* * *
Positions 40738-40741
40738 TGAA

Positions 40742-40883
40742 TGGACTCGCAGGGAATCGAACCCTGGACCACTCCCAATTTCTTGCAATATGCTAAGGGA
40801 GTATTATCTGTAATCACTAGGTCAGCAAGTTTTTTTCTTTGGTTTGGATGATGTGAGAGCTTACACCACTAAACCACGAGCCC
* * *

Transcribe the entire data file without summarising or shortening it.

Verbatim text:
Positions 40738-40741
40738 TGAA

Positions 40742-40883
40742 TGGACTCGCAGGGAATCGAACCCTGGACCACTCCCAATTTCTTGCAATATGCTAAGGGA
40801 GTATTATCTGTAATCACTAGGTCAGCAAGTTTTTTTCTTTGGTTTGGATGATGTGAGAGCTTACACCACTAAACCACGAGCCC